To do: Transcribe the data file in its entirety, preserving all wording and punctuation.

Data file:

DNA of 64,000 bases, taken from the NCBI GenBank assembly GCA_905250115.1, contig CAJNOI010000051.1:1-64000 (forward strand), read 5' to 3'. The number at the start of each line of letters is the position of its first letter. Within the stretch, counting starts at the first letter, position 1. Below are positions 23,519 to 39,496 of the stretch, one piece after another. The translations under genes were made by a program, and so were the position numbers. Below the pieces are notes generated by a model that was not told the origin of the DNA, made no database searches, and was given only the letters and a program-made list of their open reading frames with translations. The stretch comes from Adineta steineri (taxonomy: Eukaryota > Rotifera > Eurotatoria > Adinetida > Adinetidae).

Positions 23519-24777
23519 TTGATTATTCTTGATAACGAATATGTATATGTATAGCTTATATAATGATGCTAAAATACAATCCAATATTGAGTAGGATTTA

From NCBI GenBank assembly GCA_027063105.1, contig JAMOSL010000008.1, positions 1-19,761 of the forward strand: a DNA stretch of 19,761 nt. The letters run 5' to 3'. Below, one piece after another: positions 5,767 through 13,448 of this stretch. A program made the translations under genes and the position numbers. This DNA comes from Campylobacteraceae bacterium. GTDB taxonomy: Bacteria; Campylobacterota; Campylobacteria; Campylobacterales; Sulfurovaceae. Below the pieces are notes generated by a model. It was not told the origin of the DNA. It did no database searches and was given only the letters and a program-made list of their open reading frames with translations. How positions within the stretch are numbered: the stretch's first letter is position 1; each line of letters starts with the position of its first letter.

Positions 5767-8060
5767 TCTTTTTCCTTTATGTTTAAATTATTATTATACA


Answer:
DNA of 64,000 bases, taken from the NCBI GenBank assembly GCA_905250115.1, contig CAJNOI010000051.1:1-64000 (forward strand), read 5' to 3'. The number at the start of each line of letters is the position of its first letter. Within the stretch, counting starts at the first letter, position 1. Below are positions 23,519 to 39,496 of the stretch, one piece after another. The translations under genes were made by a program, and so were the position numbers. Below the pieces are notes generated by a model that was not told the origin of the DNA, made no database searches, and was given only the letters and a program-made list of their open reading frames with translations. The stretch comes from Adineta steineri (taxonomy: Eukaryota > Rotifera > Eurotatoria > Adinetida > Adinetidae).

Positions 23519-24777
23519 TTGATTATTCTTGATAACGAATATGTATATGTATAGCTTATATAATGATGCTAAAATACAATCCAATATTGAGTAGGATTTA

From NCBI GenBank assembly GCA_027063105.1, contig JAMOSL010000008.1, positions 1-19,761 of the forward strand: a DNA stretch of 19,761 nt. The letters run 5' to 3'. Below, one piece after another: positions 5,767 through 13,448 of this stretch. A program made the translations under genes and the position numbers. This DNA comes from Campylobacteraceae bacterium. GTDB taxonomy: Bacteria; Campylobacterota; Campylobacteria; Campylobacterales; Sulfurovaceae. Below the pieces are notes generated by a model. It was not told the origin of the DNA. It did no database searches and was given only the letters and a program-made list of their open reading frames with translations. How positions within the stretch are numbered: the stretch's first letter is position 1; each line of letters starts with the position of its first letter.

Positions 5767-8060
5767 TCTTTTTCCTTTATGTTTAAATTATTATTATACA